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- Press Conference by Minister Hagiuda (Excerpt)
Press Conference by Minister Hagiuda (Excerpt)
*Note: This is a provisional translation for reference purposes only.
Wednesday, November 10, 2021
Press Conference Room, METI
Thoughts on the Resignation en Masse
To start off, I would like to say two things.
First, the cabinet's resignation en masse was decided at the cabinet meeting earlier.
Since my appointment this October, I have been involved in a variety of jobs, such as the visit to Fukushima immediately after taking office, a cabinet decision on the Strategic Energy Plan, a response to the rise in crude oil prices, a visit to Aomori where core nuclear fuel cycle facilities are located, a G7 Trade Ministers' Meeting, meetings with USTR Tai and Secretary of Commerce Raimondo, the APEC Ministerial Meeting, and more. It was a very short period of time, but it was an honor.
I have also been pursuing discussions on economic measures and concrete policies to establish a new form of capitalism by, for example, giving myself opportunities to talk directly with executives of SMEs.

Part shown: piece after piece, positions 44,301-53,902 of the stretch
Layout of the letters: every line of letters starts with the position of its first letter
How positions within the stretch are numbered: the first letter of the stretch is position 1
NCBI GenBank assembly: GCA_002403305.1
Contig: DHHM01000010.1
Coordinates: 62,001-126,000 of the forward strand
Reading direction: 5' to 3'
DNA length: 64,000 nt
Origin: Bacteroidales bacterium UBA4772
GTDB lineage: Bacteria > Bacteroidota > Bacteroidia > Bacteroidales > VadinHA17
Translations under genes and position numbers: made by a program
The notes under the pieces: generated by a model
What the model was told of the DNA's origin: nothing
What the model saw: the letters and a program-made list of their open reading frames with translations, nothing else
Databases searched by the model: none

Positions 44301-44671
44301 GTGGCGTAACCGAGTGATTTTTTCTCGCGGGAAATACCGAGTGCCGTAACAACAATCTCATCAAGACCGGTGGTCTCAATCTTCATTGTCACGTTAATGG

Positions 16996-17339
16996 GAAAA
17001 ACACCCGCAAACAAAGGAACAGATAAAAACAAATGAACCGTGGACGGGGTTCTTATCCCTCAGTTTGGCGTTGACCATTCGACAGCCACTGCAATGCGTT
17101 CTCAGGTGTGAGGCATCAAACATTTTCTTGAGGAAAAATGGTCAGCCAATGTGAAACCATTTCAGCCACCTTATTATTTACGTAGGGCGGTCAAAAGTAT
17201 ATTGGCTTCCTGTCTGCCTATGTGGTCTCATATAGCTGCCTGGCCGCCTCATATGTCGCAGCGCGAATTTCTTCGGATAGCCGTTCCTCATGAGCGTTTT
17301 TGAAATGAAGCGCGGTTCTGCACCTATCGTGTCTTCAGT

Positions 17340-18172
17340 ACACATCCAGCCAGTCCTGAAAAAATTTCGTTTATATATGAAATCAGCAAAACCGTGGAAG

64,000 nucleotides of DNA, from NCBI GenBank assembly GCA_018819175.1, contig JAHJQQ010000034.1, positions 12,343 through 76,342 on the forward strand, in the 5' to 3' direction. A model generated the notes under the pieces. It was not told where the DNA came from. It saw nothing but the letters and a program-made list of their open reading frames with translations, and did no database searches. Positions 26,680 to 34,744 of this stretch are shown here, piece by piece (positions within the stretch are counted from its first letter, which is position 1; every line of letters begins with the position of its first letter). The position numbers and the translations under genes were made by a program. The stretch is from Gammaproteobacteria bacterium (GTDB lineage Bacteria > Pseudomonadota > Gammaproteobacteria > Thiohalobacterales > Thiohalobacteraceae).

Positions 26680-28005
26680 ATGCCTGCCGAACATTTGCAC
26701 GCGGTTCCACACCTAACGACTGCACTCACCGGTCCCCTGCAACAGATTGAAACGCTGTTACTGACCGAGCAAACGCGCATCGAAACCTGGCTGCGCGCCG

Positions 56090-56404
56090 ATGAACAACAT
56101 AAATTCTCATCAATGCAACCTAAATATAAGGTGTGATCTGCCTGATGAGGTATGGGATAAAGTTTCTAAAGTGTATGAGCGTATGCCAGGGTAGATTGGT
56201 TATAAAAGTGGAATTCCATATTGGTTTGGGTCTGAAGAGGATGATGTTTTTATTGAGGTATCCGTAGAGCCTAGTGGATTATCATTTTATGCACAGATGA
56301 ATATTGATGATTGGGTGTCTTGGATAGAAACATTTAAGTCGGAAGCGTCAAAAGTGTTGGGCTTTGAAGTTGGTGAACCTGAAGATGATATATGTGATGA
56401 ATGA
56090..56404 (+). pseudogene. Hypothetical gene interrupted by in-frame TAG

There are still a lot of tasks to be done, but if I were to be re-appointed, I will continue to work hard.
Meeting with Saudi Arabia's Minister of Energy
Second, the day before yesterday, on Monday the 8th, I held a video conference with H.R.H. Prince Abdulaziz Bin Salman Al Saud, Saudi Arabia's Minister of Energy. We have been working closely with Saudi Arabia to achieve a stable supply of crude oil and energy transition through hydrogen and ammonia. I would like to continue building a trusting relationship between myself and Minister Abdulaziz and firmly strengthen the bilateral relationship.
That is all from me.
Q: You have submitted your resignation today. Thank you for all your work up to now.
Yesterday, TSMC in Taiwan officially announced that it would build a semiconductor plant in Kumamoto. Please tell us your honest thoughts on this matter. Also, please give us specific details about what kind of strategies METI is envisioning to promote future construction of semiconductor manufacturing plants in Japan.
A: I would like to frankly welcome TSMC's institutional decision to invest in an advanced semiconductor plant in Japan.